Jean-Pierre Fouque is being acknowledged for his research contributions in the area of financial mathematics and asymptotic analysis for random media. A well-known probabilist with over 60 publications, Dr. Foque is a professor of statistics and applied probability and Director of the Center for Research in Financial Mathematics and Statistics at the University of California Santa Barbara. His interests are in the areas of financial mathematics, waves in random media, stochastic processes and partial differential equations. He is a former Chair of the SIAM Activity Group on Financial Mathematics and Engineering.
Alan M. Frieze is a professor in the Department of Mathematical Sciences at Carnegie Mellon University. He is being acknowledged for his pioneering work on random graphs and probabilistic analysis of combinatorial algorithms. His research work focuses on probabilistic combinatorics and its applications in theoretical computer science and operations research. He received the Fulkerson Prize in Discrete Mathematics in 1991 jointly with Ravi Kannan for the development of an algorithm for approximating volumes of convex sets. He is a Guggenheim Fellow.
Kenneth M. Golden is Professor of Mathematics and Adjunct Professor of Bioengineering at the University of Utah. His interests span the areas of sea ice, climate change, composite materials, phase transitions, and inverse problems. He is being honored for his exemplary interdisciplinary research in the mathematics of sea ice. Dr. Golden’s fascination for the frigid zones started in high school when he began studying satellite images of sea ice; he went on to conduct cold regions research for the US Army. He has traveled on six Antarctic and five Arctic expeditions to research sea ice. He has been an invited speaker and served on the organizing committees of past SIAM conferences.
Thomas A. Grandine is a Senior Technical Fellow in Engineering Operations and Technology at The Boeing Company. He is being recognized for his contributions in computer-aided geometric design in addition to his leadership in industrial mathematics. A specialist in geometric modeling and numerical analysis, his research interests include curve and surface modeling, numerical approximation, splines, and multidisciplinary design optimization. He is currently SIAM’s Vice President for Industry and former Chair of the Activity Group on Geometric Design.
William D. Gropp is the Paul and Cynthia Saylor Professor of Computer Science at the University of Illinois Urbana-Champaign. He is also the Deputy Director for Research at the Institute for Advanced Computing Applications and Technologies at the National Academy of Engineering. He is being acknowledged for his development of algorithms and software for high performance scientific computing, including the development of MPI. He received the IEEE’s Sidney Fernbach Award in 2008. Dr. Gropp has been an invited speaker at past SIAM conferences, and chaired the SIAM Activity Group on Supercomputing from 2003 to 2005.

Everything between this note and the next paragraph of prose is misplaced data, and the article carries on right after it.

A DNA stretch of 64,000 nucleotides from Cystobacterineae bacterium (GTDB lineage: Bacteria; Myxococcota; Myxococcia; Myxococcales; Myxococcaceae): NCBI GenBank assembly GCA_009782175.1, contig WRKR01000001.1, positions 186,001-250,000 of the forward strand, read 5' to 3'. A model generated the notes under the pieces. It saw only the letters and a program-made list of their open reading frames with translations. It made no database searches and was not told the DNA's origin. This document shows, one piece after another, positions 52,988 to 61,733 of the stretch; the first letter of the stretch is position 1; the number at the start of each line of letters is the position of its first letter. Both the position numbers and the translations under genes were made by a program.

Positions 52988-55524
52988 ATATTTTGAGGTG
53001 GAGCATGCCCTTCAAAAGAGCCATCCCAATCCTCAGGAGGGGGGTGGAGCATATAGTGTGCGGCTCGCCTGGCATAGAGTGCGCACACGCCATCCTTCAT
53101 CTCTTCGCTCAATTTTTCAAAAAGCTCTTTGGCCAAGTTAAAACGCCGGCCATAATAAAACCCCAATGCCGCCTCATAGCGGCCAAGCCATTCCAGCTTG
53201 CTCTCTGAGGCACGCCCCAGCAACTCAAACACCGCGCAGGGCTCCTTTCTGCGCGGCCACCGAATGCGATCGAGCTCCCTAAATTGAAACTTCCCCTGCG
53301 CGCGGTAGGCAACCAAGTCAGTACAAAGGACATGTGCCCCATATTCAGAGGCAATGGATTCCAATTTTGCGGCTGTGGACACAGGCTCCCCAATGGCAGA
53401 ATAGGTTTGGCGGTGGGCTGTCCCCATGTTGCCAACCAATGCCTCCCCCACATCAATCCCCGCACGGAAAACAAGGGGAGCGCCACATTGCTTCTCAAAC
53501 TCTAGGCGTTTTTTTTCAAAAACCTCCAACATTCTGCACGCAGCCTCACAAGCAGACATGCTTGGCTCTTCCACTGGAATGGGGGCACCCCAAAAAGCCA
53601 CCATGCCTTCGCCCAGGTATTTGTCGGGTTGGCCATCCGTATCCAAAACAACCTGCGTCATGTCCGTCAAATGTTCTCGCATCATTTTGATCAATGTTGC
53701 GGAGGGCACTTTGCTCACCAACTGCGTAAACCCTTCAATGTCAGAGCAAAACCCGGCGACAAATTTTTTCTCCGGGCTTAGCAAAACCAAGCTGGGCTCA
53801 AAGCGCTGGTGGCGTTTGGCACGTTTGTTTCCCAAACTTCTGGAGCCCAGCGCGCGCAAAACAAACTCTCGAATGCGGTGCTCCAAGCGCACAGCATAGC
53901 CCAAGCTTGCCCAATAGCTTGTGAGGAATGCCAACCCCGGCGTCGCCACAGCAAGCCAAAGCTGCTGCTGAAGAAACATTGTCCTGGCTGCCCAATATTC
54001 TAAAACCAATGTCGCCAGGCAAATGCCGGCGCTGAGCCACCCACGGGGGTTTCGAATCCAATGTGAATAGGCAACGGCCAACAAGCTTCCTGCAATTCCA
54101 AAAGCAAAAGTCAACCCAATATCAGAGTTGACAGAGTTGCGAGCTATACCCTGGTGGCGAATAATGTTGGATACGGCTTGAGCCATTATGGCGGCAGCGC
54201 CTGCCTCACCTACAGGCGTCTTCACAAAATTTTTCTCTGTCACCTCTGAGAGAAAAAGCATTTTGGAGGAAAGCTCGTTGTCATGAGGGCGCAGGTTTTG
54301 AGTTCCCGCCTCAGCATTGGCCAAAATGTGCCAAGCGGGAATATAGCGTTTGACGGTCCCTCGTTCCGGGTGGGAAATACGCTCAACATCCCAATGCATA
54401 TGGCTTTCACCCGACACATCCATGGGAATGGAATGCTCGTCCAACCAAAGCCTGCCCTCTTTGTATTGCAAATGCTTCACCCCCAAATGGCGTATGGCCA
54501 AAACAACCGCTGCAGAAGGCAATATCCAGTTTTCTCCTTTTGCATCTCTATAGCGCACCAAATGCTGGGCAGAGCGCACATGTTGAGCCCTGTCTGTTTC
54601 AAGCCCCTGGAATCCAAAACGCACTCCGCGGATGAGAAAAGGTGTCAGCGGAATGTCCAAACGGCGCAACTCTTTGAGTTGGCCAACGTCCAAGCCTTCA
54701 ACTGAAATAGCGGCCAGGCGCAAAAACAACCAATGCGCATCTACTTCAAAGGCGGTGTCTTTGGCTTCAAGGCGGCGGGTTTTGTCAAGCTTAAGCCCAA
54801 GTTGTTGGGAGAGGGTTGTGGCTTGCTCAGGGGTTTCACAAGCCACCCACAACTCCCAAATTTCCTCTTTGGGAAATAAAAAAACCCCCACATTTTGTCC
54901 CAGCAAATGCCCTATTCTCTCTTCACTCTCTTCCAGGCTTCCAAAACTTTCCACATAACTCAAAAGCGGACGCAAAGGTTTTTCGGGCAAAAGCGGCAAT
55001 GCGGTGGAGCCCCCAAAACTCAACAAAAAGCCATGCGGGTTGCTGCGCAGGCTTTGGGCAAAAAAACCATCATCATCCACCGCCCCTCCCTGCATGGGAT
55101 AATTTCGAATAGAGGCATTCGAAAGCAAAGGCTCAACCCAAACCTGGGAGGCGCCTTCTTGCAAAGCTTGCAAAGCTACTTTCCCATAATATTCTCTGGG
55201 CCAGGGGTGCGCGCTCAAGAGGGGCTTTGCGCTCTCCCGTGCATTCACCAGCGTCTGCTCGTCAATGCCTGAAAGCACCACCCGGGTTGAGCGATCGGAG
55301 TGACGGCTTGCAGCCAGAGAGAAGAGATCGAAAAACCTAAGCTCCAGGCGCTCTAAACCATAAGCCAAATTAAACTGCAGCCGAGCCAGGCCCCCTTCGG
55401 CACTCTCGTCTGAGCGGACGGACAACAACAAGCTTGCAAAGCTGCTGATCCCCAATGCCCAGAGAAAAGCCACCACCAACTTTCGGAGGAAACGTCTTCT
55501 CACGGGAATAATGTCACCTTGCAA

Philip Holmes of Princeton University is being conferred the fellowship for his extensive contributions to nonlinear dynamics, where he has developed a wide range of theories and applications. Dr. Holmes is Eugene Higgins Professor of Mechanical & Aerospace Engineering and an associate faculty member in the Department of Mathematics at Princeton University. He studies nonlinear dynamics and differential equations, and develops mathematical models of solid, fluid, and biological systems, in addition to qualitative and analytical methods to study them. He is a Fellow of the American Academy of Arts and Sciences and a Visiting Lecturer for SIAM.
Ilse C. F. Ipsen is being acknowledged for her research contributions in numerical linear algebra, perturbation theory, and their applications. Dr. Ipsen is a professor of mathematics at North Carolina State University where she researches numerical linear algebra, matrix theory, numerical analysis, and randomized algorithms. She previously served as Chair of the SIAM Activity Group on Linear Algebra and was SIAM’s Vice President for Programs until 2009. She is a SIAM book author and serves on the Editorial Board of SIAM Review.
Christopher K. R. T. Jones is the Bill Guthridge Distinguished Professor at the Mathematics Department of the University of North Carolina at Chapel Hill. He is being recognized for extraordinary research in a wide variety of fields ranging from dynamical systems, nonlinear partial differential equations, and applications in nonlinear optics, ocean dynamics, and neuroscience. He received the Humboldt Award in 1993 for recognition of his fundamental discoveries in the field and internationally recognized academic qualifications. He previously served on the Editorial Board of the SIAM Journal of Dynamical Systems.
David E. Keyes is the Fu Foundation Professor of Applied Mathematics in the Department of Applied Physics and Applied Mathematics at Columbia University. He also holds several faculty affiliate positions at the U.S. Department of Energy’s national labs, and is a professor of applied mathematics and computational science at King Abdullah University of Science and Technology in Saudi Arabia. He is being honored for his long-standing dedication to serving the scientific community and his research into implicit methods for the solution of partial differential equations. His research interests include parallel numerical algorithms, parallel performance analysis, and PDE-constrained optimization. Dr. Keyes served as SIAM’s Vice President-at-Large from 2006 to 2009. Dr. Keyes has been a SIAM Visiting Lecturer since 1992. He is a past member of the SIAM Council and a SIAM book author.